Week 40 Learning to Admit When We Are Wrong

By Elizabeth Yeamans Simrell (Guest Blogger)

Week 40

Scripture Readings: Proverbs 28

Key Scripture Verses: Proverbs 28: 13, 14 (NIV, Life Application Bible)

“Whoever conceals their sins does not prosper, but the one who confesses and renounces them finds mercy.”

“Blessed is the one who always trembles before God, but whoever hardens their heart falls into trouble.”

I believe that our Heavenly Father is very much a good father in that he teaches how we are to conduct ourselves and then when we don’t do what he says, which is what is in our best interest, he disciplines us. And when we can admit that we have made mistakes and we have not done what he asked us to do, and we are the recipients of his discipline, we have opportunities to learn from those mistakes. And when we learn from our mistakes, we can grow and prosper.

So, if we cannot admit our faults and our shortcomings and we cannot come to God, our Heavenly Father, with the truth, we sin against him and ourselves. If we cannot admit or confess our sins, we cannot be humbled enough to learn from them.

Our scripture verse says that when we confess and renounce our sins, God has mercy for us. He forgives us. It’s the whole reason for the crucifixion and resurrection of Christ—forgiveness, salvation, and continued life in his presence.

Because God is pure love and cannot reconcile with sin and evil, we have to be forgiven and the sins washed away, the slate made clean, in order to be in his presence and to live in his will. So he provided a way for that to happen in Jesus.

So, when we “tremble before God,” it means we “fear” him or give him the honor and respect that he deserves. To really honor God, we follow his commands. When we follow his will, He is happy, and we, in turn, are happy when he blesses us beyond our expectation because of it. It really is a win-win situation.

But, we can be so stubborn. Just like earthly fathers have to discipline their stubborn children, God has to discipline us. If we turn our heads away and refuse to listen, following our own way, we develop patterns of being away from God. And for a while, we think we like being out of his watchful eye. That’s when we start to experiment and slowly, insidiously we find ourselves out of his protection and in serious trouble. It can end badly, because we fall out of God’s will.

But, the good news is that he forgives us and is willing and eager to take us back and to love us, if we are sincere. Those of us who are “God’s smart kids,” know when we are wrong and come back to him in confession, renouncing our sins, and allow our loving Father to receive us back into his grace.

May we not stray too long or too far from our loving Father. May we be open to his call, open to his loving arms. May we learn to love him and do his will.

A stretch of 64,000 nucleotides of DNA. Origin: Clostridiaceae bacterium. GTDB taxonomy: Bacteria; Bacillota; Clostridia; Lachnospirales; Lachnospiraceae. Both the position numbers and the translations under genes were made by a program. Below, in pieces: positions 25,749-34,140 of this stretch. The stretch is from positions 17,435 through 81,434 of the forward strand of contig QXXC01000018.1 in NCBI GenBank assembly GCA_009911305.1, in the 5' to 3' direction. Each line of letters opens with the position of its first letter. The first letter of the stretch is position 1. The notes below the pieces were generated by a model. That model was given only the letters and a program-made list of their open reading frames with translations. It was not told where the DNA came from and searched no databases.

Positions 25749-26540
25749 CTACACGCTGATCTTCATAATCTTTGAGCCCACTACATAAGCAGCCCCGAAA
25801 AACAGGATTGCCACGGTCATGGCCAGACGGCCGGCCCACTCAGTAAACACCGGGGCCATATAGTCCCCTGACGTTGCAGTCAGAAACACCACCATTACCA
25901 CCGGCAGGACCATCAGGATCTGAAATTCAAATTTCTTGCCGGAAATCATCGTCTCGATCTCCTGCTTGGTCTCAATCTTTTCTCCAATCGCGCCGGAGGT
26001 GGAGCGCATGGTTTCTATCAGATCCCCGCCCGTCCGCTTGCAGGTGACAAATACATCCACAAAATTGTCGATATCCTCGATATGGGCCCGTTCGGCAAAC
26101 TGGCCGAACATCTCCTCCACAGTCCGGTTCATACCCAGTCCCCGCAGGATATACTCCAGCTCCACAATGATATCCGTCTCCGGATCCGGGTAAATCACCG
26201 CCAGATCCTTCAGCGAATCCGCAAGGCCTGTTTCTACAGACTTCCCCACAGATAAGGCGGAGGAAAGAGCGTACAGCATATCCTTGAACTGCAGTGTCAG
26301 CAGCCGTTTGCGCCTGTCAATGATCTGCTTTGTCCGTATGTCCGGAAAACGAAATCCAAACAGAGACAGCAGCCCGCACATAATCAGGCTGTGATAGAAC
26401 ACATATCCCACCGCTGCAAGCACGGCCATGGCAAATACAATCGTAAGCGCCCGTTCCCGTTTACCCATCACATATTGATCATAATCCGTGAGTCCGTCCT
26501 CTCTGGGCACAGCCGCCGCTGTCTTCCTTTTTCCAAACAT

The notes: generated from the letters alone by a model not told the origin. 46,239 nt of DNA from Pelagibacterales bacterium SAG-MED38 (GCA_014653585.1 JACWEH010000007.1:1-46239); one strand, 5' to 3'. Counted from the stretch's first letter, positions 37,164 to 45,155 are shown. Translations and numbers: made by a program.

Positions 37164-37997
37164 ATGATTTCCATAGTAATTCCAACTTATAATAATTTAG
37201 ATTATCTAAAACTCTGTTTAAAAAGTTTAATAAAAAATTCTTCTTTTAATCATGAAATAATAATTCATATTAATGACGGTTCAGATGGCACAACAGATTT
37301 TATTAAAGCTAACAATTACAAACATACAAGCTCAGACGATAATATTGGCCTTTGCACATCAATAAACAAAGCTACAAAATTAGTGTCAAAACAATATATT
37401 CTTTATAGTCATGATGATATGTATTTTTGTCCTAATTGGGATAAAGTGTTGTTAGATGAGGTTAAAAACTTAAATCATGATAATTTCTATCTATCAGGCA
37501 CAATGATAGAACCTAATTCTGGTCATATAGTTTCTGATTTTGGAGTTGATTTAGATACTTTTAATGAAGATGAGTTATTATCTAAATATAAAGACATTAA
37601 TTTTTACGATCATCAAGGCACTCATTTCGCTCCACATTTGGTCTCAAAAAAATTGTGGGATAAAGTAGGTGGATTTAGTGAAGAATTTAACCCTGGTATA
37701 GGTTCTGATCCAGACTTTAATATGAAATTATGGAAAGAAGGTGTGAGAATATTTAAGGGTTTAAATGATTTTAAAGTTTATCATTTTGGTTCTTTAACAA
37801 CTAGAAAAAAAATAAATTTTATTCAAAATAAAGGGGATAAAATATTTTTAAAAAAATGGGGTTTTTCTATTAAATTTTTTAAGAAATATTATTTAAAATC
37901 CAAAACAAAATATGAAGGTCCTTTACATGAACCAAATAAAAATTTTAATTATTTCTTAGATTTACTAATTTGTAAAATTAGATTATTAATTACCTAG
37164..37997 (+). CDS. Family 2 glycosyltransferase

Our Father really does know and want what’s best for us. Really.

By Paul Simrell

The Reverend Paul W. Simrell has served for over thirty years in a variety of congregational and institutional settings. He is a recognized minister with standing in the Virginia region of the Christian Church (Disciples of Christ) in the United States and Canada and is nationally endorsed by the Christian Church (Disciples of Christ) for specialized ministry in both pastoral counseling and chaplaincy. Ordained in 1982, he has served congregations in Kentucky, Texas, Florida, and Virginia. He currently serves as the pastor of Elpis Christian Church, a small, historic congregation located just a few miles west of Richmond, Virginia. Elpis is the Greek word meaning “expectant hope.” He also serves on the associate clinical staff of the Virginia Institute of Pastoral Care, Richmond, Virginia, both as a pastoral counselor and a ministerial assessment specialist, specializing in executive, clergy and relationship coaching. He is a graduate of the University of Florida and Lexington Theological Seminary and has done advanced clinical training in chaplaincy and pastoral counseling at the University of Kentucky Medical Center in Lexington, Kentucky, Children’s Medical Center and Parkland Hospital in Dallas, Texas and the Virginia Institute of Pastoral Care in Richmond, Virginia. He is a Certified Pastoral Counselor, an ACPE Practitioner, and a member of the American Association of Christian Counselors. He is a Certified Facilitator of the Prepare-Enrich relationship assessment and skills-building program and served as a volunteer chaplain for over twenty years with the CJW Medical Center campuses in Richmond, Virginia. His avocational interests include playing the piano and drawing. He is very happily married to his wife Elizabeth Yeamans Simrell, a free-lance writer, who is also a Certified Facilitator for the Prepare-Enrich program. Good company in a journey makes the way seem shorter. — Izaak Walton

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